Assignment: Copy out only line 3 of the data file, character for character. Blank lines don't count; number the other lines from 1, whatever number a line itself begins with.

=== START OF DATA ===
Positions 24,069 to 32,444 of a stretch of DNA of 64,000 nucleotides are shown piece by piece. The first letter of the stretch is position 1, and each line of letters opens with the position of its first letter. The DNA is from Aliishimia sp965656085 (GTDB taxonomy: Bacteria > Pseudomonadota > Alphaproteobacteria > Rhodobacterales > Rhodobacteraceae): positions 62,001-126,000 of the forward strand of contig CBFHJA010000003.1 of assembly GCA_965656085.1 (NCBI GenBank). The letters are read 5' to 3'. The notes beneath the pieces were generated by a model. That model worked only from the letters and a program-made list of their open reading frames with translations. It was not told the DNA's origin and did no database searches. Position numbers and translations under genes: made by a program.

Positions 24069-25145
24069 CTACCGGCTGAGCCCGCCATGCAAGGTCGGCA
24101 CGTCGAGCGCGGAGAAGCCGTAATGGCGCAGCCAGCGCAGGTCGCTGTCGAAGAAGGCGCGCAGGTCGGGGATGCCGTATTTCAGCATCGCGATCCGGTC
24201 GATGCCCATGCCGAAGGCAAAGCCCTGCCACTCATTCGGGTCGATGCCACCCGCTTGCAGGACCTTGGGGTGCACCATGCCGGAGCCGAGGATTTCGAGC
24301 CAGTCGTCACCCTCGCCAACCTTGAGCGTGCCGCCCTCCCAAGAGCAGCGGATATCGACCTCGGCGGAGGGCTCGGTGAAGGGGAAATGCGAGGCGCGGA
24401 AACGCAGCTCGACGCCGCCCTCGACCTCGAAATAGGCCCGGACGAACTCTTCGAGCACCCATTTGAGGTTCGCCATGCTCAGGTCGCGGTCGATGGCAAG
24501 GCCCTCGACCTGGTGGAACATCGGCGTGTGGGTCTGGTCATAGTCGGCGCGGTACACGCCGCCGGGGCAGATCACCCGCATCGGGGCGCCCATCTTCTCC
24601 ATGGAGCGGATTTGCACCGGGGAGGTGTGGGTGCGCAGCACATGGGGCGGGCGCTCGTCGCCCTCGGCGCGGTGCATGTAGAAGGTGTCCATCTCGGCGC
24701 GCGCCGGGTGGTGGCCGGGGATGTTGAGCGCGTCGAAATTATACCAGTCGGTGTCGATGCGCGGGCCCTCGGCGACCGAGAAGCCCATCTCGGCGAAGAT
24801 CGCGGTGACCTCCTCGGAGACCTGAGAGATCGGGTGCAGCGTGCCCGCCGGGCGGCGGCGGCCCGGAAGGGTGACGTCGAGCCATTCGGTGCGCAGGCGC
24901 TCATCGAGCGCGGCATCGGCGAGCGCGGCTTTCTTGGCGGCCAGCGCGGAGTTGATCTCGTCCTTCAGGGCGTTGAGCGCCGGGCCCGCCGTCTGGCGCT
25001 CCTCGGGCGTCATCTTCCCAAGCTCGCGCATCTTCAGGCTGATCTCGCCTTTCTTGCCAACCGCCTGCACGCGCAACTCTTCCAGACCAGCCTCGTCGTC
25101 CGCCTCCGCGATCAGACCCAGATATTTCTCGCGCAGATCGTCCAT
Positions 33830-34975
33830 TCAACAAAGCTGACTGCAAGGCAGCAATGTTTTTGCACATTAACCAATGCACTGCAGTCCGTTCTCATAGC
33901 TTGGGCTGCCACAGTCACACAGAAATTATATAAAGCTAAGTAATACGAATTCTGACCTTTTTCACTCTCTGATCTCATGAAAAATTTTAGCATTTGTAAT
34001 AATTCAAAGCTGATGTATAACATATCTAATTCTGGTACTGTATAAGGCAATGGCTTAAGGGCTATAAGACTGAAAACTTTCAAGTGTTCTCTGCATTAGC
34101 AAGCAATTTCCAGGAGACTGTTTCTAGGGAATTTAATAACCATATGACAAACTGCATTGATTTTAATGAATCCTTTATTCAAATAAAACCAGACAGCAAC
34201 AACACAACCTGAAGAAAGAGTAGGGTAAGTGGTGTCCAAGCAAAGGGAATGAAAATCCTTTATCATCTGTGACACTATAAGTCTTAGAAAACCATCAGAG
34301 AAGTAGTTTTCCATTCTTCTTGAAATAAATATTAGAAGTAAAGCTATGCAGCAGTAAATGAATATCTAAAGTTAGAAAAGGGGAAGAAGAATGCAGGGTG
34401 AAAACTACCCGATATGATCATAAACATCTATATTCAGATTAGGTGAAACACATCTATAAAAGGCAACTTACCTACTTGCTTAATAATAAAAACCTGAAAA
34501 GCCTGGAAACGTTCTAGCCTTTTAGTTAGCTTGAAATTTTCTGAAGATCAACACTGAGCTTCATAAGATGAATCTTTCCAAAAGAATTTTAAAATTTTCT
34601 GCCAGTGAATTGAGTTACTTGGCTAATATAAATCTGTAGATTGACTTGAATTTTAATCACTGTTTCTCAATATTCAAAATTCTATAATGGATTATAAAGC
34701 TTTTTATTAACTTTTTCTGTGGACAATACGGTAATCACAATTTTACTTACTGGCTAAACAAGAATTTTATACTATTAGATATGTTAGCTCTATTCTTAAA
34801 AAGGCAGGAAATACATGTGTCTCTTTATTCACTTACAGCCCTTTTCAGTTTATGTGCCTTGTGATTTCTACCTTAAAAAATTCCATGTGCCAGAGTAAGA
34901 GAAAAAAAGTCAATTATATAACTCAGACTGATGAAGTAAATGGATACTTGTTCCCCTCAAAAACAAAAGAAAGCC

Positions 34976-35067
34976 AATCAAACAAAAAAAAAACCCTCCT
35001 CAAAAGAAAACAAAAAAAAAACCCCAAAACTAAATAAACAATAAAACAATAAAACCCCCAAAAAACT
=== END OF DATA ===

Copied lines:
24069 CTACCGGCTGAGCCCGCCATGCAAGGTCGGCA